Here’s What the ‘Smart Money’ is Doing Now
Today, the Federal Reserve kicks off its two-day meeting on interest rate and other policy matters.
The meeting will be critical to investors’ short-term and long-term confidence in the U.S economy and global markets. By now, you’ve likely already heard a lot of speculation about what Fed Chair Jerome Powell’s team must decide.
And, over the next two days, the financial media will bombard you with big words.
They’ll talk about “transitory” inflation elements in the economy (This quoted term means that the Fed believes inflation is not permanent).
They’ll talk about “monetary policy.” (This policy is what the central bank manages in terms of interest rates, the buying and selling of bonds, and its other efforts to maximize employment and control inflation.)
Pundits will even talk about “tapering.” (This term means the eventual decision by the Fed to stop buying bonds and allow the economy to stand on its own.)
But the media owes you more than chatter about the central bank.
They should explain what Wall Street’s largest institutions are doing ahead of this meeting.
While retail investors are putting their money to work…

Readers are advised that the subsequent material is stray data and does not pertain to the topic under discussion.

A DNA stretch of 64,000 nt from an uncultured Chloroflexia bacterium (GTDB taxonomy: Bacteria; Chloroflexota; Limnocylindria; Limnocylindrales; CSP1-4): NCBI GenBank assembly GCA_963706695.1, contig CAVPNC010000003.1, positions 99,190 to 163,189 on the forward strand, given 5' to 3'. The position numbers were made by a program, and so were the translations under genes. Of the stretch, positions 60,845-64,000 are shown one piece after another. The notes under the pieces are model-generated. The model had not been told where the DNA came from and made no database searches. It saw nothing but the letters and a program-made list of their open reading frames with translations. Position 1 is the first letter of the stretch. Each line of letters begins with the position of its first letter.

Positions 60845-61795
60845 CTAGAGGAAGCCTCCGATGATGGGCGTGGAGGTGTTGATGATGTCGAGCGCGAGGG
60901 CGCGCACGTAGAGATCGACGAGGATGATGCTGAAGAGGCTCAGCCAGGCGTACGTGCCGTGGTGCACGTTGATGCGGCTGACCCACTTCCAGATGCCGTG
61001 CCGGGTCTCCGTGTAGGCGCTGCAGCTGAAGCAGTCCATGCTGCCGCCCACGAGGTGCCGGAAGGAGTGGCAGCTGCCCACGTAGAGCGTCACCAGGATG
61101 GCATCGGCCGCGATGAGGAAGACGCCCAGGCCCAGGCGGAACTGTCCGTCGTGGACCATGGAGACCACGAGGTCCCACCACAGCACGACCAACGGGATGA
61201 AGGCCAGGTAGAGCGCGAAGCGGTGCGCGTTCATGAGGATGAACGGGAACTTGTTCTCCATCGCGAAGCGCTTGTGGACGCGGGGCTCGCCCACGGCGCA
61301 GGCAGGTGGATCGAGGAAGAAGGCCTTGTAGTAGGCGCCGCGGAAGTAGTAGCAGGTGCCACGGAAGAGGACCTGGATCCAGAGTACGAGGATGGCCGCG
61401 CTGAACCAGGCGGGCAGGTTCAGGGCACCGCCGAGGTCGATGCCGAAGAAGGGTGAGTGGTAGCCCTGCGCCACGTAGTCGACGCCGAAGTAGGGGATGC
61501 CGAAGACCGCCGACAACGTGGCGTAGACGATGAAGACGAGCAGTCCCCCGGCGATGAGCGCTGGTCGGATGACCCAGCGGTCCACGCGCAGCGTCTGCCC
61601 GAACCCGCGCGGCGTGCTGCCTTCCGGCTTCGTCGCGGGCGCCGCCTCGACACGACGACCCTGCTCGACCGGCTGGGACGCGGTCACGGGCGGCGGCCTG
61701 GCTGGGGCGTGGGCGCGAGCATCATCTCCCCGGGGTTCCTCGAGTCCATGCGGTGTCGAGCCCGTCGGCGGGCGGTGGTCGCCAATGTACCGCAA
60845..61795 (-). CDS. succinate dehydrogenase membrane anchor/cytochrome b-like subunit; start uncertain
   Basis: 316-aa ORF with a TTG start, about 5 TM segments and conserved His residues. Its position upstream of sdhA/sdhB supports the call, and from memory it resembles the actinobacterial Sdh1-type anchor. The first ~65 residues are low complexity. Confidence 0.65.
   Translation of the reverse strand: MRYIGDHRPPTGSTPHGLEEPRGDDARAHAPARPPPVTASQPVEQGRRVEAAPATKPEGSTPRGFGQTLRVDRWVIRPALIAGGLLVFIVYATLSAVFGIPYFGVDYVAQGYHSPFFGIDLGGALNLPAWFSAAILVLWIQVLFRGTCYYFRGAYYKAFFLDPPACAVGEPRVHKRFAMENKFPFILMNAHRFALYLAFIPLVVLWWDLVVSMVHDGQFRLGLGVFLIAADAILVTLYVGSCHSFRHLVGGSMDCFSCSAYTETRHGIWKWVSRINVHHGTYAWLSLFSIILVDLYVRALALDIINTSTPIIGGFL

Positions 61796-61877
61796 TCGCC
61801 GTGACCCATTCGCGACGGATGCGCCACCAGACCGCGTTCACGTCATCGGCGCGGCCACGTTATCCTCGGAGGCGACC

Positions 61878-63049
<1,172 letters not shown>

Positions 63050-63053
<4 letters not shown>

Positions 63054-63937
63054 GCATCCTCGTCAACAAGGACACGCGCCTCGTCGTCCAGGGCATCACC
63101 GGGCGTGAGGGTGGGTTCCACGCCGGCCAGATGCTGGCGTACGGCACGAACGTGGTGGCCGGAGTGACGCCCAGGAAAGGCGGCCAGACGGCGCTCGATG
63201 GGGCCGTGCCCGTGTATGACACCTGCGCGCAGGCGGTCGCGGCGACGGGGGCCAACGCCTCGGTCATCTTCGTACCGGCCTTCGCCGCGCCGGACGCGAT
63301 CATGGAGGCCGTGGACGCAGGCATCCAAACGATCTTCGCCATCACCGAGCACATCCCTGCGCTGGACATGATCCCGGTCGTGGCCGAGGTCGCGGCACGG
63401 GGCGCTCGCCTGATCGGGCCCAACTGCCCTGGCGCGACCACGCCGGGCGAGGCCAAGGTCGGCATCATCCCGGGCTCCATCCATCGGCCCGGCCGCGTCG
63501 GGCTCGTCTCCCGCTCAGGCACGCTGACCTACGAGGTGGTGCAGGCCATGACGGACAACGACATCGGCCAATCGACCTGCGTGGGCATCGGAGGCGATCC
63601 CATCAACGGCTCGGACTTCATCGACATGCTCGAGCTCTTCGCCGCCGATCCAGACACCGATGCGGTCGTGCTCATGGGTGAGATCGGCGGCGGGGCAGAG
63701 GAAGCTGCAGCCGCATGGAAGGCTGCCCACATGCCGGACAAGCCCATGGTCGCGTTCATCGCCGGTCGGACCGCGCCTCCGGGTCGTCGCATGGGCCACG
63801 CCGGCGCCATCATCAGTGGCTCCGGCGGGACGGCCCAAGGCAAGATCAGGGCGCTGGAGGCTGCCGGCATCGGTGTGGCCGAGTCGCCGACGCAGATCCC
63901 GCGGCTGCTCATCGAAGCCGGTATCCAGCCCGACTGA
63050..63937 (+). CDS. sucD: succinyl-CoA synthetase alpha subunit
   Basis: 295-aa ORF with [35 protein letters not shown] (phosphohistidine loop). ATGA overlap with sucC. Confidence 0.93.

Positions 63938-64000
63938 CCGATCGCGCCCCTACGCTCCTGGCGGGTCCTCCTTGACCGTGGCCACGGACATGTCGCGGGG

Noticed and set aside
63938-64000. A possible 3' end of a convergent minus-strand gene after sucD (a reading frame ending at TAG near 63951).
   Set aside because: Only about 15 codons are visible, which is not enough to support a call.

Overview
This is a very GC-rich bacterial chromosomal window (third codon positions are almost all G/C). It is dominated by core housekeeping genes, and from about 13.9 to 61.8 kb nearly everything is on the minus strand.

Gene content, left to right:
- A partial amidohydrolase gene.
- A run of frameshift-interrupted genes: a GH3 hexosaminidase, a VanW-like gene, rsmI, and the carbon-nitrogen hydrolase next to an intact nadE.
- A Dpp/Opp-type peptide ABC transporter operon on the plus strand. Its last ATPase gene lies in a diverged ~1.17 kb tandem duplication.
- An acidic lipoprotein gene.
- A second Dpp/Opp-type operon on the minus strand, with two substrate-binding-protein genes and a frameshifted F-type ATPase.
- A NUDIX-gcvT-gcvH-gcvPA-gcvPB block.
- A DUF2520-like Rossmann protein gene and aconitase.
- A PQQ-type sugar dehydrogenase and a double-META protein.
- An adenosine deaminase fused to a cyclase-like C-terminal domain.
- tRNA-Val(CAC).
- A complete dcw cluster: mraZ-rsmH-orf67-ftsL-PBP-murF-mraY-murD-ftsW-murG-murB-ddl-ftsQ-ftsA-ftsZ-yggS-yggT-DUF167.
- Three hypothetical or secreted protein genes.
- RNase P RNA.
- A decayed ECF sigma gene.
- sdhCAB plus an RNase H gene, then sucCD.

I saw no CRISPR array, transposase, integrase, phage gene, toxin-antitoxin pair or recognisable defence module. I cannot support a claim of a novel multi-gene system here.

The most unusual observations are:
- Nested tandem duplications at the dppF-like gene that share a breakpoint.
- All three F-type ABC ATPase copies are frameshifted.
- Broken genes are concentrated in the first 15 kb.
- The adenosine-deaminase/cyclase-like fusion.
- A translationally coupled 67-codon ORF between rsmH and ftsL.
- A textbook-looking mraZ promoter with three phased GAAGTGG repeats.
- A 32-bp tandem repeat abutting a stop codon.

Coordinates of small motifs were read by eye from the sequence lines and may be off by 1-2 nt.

Institutional investors are moving to cash quickly.
A Pullback or a Buying Opportunity?
“Smart money” is a term that many people use to talk about institutional investors.
But are they that smart? It depends on whether you let them forget the financial crises of 2000, 2008, and 2020.
These investors matter, not because of their intelligence, but because of their muscle.
Large financial institutions like hedge funds, private equity groups, pension funds, and banks like Goldman Sachs influence confidence in markets, funds, and individual stocks.
When they put a lot of money into a specific company, many other investors will follow.
And if they pull out of a company, then you’ll see large drops as well.
What’s very interesting is that these institutions are not buying stocks.
UBS Equity Derivatives’ new report noted that institutional investors have added to their cash positions in 14 of the last 17 weeks. These investors have now built a $397 billion position in cash.
What does this tell us? Well, these firms could be looking for clients out of the market; they might be looking for a potential pullback after the Fed’s announcement; or they might be looking to profit from cash.
JPMorgan is generating headlines this week on news that it is sitting on $500 billion in cash.
CEO Jamie Dimon recently said that the bank has been increasing its cash position.
“We’ve been effectively stockpiling more and more cash, waiting for opportunities to invest at higher rates,” he said during a recent Morgan Stanley virtual conference. “So our balance sheet is positioned (to) benefit from rising rates.”
If interest rates rise, the company could be looking to use its stronger dollar to purchase assets. JPMorgan is expecting to have one of its best trading quarters ever. It expects to make roughly $6 billion from its bond and equity trading divisions.
While institutions are moving to cash, however, U.S. retail investors are putting their money to work.